GLASGOW, SCOTLAND—Researchers from the University of Glasgow and Liverpool John Moores University (LJMU) have reconstructed the face of Robert the Bruce, who ruled Scotland from 1306 to 1329, according to a BBC News report. His remains are thought to have been unearthed at Dunfermline Abbey around 1818, and although the bones were sealed in pitch and reburied, a cast of the skull was made and has been kept in a London museum. Nothing is known about Bruce’s appearance, but documents record that he suffered from an illness. The position of the skull bones in the cast allowed researchers to infer Robert's facial muscle formation and determine the shape and structure of his face, said craniofacial expert Caroline Wilkinson of LJMU. The team also found signs of leprosy on the upper jaw and nose of the skull cast, so they created versions of the king’s face with leprosy and without the disease, explaining that its effects may not have been very noticeable, since it was not documented. The researchers also gave the strong warrior king light brown hair and eyes in the reconstruction, based upon statistical evaluation. For more on Robert the Bruce, go to “Bannockburn Booty.”
COPENHAGEN, DENMARK—Researchers from the University of the Basque Country and the University of Copenhagen have analyzed plant remains collected from archaeological sites in southwest Asia, according to a report in the International Business Times. They found that between 11,600 and 10,700 years ago, legumes, fruits, and nuts were plentiful in the diets of people living in Turkey, Iran, and Iraq, while cereals such as wheat and barley were the preferred foods in Jordan, Syria, Palestine, and Israel. The study suggests that cereals were domesticated between 10,700 and 10,200 years ago in the southern Levant, where they were popular, but not domesticated in the eastern Fertile Crescent for another 400 to 1,000 years. “It was surprising to discover that despite being considered very important, and despite their dominant role in our agriculture, domesticated cereals might not have been so important in Neolithic times, in many regions,” said archaeobotanist Amaia Arranz Otaegui. This suggests that examining the domestication of lentils, beans, and peas could help researchers understand the growth of agriculture in Turkey, Iran, and Iraq. For more on archaeology in the area, go to “Mystery Buildings at Petra.”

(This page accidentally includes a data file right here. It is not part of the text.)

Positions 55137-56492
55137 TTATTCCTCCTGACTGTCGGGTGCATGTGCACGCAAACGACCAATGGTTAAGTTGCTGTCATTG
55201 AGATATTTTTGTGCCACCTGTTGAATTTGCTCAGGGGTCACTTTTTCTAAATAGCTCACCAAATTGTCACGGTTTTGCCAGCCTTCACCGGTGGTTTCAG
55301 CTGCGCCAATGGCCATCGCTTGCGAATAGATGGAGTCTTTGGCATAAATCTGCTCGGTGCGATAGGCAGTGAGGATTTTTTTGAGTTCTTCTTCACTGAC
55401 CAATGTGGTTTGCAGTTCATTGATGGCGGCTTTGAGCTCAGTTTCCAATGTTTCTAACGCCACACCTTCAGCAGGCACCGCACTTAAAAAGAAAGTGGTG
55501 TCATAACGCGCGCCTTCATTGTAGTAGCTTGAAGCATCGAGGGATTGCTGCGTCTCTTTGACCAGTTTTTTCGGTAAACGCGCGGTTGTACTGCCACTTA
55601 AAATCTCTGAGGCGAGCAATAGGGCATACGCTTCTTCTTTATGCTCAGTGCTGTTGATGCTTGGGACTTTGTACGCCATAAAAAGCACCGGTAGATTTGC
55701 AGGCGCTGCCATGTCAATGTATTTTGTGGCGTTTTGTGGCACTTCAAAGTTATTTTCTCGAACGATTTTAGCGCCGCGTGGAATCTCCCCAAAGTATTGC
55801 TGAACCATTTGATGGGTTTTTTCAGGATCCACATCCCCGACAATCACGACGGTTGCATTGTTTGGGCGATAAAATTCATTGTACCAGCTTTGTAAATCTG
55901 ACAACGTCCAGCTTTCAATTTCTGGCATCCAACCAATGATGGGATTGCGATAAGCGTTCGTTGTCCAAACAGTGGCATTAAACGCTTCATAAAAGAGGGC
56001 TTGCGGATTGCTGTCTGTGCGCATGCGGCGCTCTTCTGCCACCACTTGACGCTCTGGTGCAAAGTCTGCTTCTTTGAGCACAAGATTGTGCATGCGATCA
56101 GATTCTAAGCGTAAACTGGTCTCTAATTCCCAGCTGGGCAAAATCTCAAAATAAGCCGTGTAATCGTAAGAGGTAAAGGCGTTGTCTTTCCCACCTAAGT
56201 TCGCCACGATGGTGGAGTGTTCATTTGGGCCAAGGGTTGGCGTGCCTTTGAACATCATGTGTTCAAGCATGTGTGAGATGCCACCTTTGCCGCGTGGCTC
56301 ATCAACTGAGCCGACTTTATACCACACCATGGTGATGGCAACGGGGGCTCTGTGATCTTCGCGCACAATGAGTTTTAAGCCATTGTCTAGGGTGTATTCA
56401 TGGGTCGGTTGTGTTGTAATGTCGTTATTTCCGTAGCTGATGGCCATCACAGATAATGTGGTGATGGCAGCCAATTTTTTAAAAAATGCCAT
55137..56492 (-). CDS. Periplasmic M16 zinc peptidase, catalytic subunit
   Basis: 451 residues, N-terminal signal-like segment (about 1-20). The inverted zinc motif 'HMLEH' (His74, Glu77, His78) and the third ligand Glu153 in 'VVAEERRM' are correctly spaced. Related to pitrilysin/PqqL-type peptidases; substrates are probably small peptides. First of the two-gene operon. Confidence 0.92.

RUPERT’S VALLEY, SAINT HELENA—Nature reports that Hannes Schroeder of the University of Copenhagen and his colleagues are studying the transatlantic slave trade by sequencing the genomes of people buried in slave cemeteries. One of the sites in the study is the African Graveyard on the island of Saint Helena, located in the South Atlantic Ocean. Between 1840 and the late 1860s, tens of thousands of people on board slave ships captured by the British Navy were dropped off on the island. Many of the survivors were relocated, but as many as 10,000 died on the island and were buried in the African Graveyard. Schroeder and his team collected DNA from the teeth of 63 individuals whose remains were recovered in a construction project, and then sequenced partial genomes of 20 of the samples. The results, when compared to DNA samples from modern African ethnic groups, suggest that the island’s refugees came from diverse populations in West and Central Africa. As the genomes of more living people in sub-Saharan Africa are sequenced, Schroeder and his team should find better matches. They are also analyzing the geochemistry of the teeth for information about where people spent their childhoods, and the modifications made to the teeth for clues to possible cultural ties. For more, go to “Tracing Slave Origins.”
SHAANXI PROVINCE, CHINA—A sacrificial site that may have been used by the emperors of the Qin (221–206 B.C.) and Western Han (206 B.C.–A.D. 24) dynasties has been excavated in Fengxiang, some nine miles southeast of the ancient capital, according to a report in China Daily. The excavation team recovered more than 2,000 artifacts, including jade objects, tiles, bronze ornaments, chariots, and the remains of horses at the site, which has been known as Yongshan Blood Pool since antiquity because of the livestock that was thought to have been slaughtered and buried there. “The excavation focused on a rammed-earth platform and sacrificial pits, two site ruins with different characters, and it is the first time we have found such imperial sacrificial sites, which are identical with ancient records,” said researcher Tian Yaqi of the Shaanxi Provincial Institute of Archaeology. For more, go to “China’s Legendary Flood.”